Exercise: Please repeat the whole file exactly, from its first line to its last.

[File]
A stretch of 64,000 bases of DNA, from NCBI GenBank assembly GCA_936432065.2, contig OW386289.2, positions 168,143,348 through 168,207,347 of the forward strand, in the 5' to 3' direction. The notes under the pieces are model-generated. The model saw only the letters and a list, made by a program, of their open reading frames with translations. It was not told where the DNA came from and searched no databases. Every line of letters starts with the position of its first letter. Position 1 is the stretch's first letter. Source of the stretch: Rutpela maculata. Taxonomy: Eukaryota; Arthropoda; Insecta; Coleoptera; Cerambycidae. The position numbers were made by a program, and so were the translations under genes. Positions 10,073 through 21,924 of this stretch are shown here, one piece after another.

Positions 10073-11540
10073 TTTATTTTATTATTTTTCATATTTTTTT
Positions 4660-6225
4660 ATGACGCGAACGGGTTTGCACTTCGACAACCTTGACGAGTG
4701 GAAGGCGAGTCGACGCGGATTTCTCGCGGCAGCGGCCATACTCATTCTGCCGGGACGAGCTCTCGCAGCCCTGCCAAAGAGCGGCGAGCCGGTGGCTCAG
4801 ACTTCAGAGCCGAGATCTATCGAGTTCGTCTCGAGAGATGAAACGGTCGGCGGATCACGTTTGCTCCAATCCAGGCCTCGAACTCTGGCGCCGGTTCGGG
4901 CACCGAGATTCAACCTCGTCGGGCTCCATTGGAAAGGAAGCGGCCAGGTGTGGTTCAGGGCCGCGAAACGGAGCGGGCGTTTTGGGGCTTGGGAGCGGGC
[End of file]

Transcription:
A stretch of 64,000 bases of DNA, from NCBI GenBank assembly GCA_936432065.2, contig OW386289.2, positions 168,143,348 through 168,207,347 of the forward strand, in the 5' to 3' direction. The notes under the pieces are model-generated. The model saw only the letters and a list, made by a program, of their open reading frames with translations. It was not told where the DNA came from and searched no databases. Every line of letters starts with the position of its first letter. Position 1 is the stretch's first letter. Source of the stretch: Rutpela maculata. Taxonomy: Eukaryota; Arthropoda; Insecta; Coleoptera; Cerambycidae. The position numbers were made by a program, and so were the translations under genes. Positions 10,073 through 21,924 of this stretch are shown here, one piece after another.

Positions 10073-11540
10073 TTTATTTTATTATTTTTCATATTTTTTT
Positions 4660-6225
4660 ATGACGCGAACGGGTTTGCACTTCGACAACCTTGACGAGTG
4701 GAAGGCGAGTCGACGCGGATTTCTCGCGGCAGCGGCCATACTCATTCTGCCGGGACGAGCTCTCGCAGCCCTGCCAAAGAGCGGCGAGCCGGTGGCTCAG
4801 ACTTCAGAGCCGAGATCTATCGAGTTCGTCTCGAGAGATGAAACGGTCGGCGGATCACGTTTGCTCCAATCCAGGCCTCGAACTCTGGCGCCGGTTCGGG
4901 CACCGAGATTCAACCTCGTCGGGCTCCATTGGAAAGGAAGCGGCCAGGTGTGGTTCAGGGCCGCGAAACGGAGCGGGCGTTTTGGGGCTTGGGAGCGGGC